Disney films of the 1940s such as Bambi (1942) and Fantasia (1940) achieved dazzling artistic heights through Disneys willingness to experiment with the animated form and see just where they could take things to. The Disney films of the 1950s like Cinderella and Sleeping Beauty though seem made with much more of a self-conscious artiness, the sense that they are trying to impress for their own sake. Sleeping Beauty, for example, was made for a then phenomenal $6 million and in the then new, fashionable widescreen format one that Disney called Technorama 70. Sleeping Beauty was the better part of the decade in the planning and is made with painstaking effort the accompanying video collectors documentary shows how each bush and tree in the forest were handbrushed in extraordinary detail. Cinderella felt epic but empty but with Sleeping Beauty, Disney comes close to pulling it off near flawlessly.
The lavishness of the artwork is dazzling. All angular stretched lines the design team were influenced by Mediaeval artwork. Maleficents initial appearance all in flame is excellent and there are some lovely moments such as the three fairies dance throughout the kingdom putting everybody to sleep. However, what makes the film is its enthralling climax the princes escape from the castle with the fairies aiding him by turning the goons arrows to flowers, their boiling oil to rainbows and falling rocks to bubbles, to an immensely exciting finale with the prince taking on Maleficent who has transformed herself into a dragon. That in comparison to this the subsequent kiss of true love that awakes Aurora is a perfunctory affair is almost a criticism that one feels a spoilsport for making. The reworking of Tchaikovskys Sleeping Beauty ballet makes for one of the finest scores of any Disney film.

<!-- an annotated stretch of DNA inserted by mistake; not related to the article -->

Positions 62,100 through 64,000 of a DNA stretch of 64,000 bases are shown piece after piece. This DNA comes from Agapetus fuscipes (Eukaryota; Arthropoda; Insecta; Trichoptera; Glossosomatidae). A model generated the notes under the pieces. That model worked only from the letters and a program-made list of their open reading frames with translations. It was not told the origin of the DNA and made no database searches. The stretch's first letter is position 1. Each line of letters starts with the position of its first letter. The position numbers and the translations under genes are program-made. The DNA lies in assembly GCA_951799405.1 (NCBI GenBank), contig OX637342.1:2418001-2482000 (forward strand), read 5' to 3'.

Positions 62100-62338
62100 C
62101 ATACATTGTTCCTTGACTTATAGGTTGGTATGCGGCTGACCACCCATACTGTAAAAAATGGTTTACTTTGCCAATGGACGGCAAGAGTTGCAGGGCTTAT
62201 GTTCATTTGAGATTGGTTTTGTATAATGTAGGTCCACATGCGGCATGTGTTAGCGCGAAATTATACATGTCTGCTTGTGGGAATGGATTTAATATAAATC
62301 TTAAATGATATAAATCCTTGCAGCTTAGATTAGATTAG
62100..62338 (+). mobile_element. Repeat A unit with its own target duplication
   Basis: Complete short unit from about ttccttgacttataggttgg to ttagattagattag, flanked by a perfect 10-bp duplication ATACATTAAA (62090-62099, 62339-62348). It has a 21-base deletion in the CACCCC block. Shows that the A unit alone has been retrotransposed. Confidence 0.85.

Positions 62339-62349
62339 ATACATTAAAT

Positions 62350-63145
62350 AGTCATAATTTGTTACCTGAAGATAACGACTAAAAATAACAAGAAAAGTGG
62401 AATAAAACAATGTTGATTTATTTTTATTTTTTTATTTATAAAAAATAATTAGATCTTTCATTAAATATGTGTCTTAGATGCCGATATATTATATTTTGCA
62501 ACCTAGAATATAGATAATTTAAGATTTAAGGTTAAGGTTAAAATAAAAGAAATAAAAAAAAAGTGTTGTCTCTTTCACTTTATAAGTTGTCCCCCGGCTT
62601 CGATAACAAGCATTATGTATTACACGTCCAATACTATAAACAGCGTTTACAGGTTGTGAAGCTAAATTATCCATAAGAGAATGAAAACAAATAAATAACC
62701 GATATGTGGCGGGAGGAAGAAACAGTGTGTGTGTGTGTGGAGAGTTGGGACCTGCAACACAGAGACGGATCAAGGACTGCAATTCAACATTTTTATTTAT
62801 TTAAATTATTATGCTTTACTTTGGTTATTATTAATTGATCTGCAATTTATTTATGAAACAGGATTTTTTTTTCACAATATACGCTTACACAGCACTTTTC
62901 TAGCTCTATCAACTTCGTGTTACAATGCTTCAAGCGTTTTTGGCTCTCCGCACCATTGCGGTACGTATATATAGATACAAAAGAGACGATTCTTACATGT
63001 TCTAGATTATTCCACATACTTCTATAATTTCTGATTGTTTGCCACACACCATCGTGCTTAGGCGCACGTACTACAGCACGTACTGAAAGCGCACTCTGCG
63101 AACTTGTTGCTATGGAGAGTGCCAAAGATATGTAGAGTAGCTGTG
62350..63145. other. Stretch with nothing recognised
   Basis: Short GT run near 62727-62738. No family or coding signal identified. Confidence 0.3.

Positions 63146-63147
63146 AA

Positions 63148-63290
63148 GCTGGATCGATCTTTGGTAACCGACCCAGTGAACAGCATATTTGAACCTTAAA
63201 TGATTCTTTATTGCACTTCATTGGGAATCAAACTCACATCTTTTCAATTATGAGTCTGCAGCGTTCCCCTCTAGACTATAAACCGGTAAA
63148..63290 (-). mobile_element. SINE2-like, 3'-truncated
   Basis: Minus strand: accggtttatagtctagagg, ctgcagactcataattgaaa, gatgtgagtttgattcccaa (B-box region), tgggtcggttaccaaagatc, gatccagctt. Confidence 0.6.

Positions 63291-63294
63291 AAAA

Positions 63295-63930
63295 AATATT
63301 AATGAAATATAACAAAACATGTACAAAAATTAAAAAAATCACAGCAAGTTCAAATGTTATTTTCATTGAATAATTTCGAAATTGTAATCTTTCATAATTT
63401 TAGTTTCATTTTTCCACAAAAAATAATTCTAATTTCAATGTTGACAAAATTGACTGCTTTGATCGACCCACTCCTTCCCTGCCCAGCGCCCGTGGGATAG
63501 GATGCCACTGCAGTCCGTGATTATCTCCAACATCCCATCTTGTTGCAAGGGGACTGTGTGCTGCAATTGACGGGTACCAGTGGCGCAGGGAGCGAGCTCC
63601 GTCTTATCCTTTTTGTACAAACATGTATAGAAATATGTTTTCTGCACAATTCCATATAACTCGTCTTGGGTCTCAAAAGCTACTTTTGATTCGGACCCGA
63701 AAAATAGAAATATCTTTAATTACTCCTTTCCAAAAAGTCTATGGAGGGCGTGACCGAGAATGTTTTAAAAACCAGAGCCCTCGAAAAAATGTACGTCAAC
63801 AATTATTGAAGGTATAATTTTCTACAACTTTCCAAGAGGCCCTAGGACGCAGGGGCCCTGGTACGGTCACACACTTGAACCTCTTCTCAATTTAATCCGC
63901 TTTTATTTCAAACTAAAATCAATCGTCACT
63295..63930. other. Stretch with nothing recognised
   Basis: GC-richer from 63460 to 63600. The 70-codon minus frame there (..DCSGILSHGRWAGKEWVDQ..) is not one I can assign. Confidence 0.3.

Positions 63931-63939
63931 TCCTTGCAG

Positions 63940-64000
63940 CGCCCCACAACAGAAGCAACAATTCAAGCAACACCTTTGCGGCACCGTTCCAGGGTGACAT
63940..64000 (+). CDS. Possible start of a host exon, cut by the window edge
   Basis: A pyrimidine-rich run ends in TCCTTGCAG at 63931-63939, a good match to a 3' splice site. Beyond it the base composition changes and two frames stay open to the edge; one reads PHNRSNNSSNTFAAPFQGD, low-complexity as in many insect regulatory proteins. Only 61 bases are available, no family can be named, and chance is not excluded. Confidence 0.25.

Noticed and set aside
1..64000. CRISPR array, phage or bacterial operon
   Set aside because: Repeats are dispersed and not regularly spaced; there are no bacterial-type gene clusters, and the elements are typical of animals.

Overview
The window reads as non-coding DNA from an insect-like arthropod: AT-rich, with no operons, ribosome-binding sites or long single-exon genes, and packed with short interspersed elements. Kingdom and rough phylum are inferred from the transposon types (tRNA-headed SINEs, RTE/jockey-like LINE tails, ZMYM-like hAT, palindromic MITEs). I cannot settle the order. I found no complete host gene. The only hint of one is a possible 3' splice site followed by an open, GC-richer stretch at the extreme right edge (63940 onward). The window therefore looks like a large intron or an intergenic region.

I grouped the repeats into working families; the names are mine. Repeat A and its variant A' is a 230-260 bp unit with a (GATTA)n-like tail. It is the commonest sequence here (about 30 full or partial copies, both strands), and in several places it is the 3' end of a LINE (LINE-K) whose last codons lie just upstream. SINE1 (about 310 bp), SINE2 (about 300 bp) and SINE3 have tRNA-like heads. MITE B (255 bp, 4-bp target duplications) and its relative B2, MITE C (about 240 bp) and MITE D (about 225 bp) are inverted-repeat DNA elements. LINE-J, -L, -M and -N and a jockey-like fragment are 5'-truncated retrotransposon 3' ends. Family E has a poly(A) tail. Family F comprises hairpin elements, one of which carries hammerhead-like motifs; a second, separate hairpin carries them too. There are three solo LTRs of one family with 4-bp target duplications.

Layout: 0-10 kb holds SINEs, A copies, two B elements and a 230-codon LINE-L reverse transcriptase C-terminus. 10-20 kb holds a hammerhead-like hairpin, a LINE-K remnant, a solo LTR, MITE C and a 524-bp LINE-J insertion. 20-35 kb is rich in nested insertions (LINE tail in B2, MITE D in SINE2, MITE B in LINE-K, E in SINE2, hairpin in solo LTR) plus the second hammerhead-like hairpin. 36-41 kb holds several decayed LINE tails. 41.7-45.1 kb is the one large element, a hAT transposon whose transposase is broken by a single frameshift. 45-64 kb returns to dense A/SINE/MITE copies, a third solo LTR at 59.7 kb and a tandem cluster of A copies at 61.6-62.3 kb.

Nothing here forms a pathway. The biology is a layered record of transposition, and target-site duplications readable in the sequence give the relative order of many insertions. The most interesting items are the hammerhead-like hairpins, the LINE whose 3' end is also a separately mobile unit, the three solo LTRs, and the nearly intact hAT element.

Comparison between Cinderella and Sleeping Beauty is not inapt they are both made with the same self-conscious artistic flourishes, they are both adaptations of Charles Perrault fairy-tales. Sleeping Beauty works better for the obvious reason than that it is dramatically exciting and Sleeping Beauty is a character with some depth, whereas Cinderella is not. Sleeping Beauty is not perfect she needs more depth as a character and the three good fairies are like dotty aunts who are played up to a warm fuzzy comic extreme that does get to be a little too much.
The film also makes some notable changes to the original fairy-tale. The prince is a character who is present from the start, not just at the end; it is the fairies rather than the curse that puts the kingdom to sleep. Most noticeably, the film concentrates the entire fairy-tale into the space of a single day rather than a hundred years the fairies put the kingdom to sleep with the exception of the prince who then rushes back to save Sleeping Beauty. The prince does get to fight his way through a forest of thorns to get to Sleeping Beauty but this is not something that has grown up during her century-long sleep but merely something that Maleficent has magically thrown up to impede his path. Nor is the spinning wheel relevant here it was a McGuffin the fairy-tale used to carry the curse but it seems even more so here through its relatively low emphasis.
Sleeping Beauty was later spoofed in Disneys Enchanted (2007).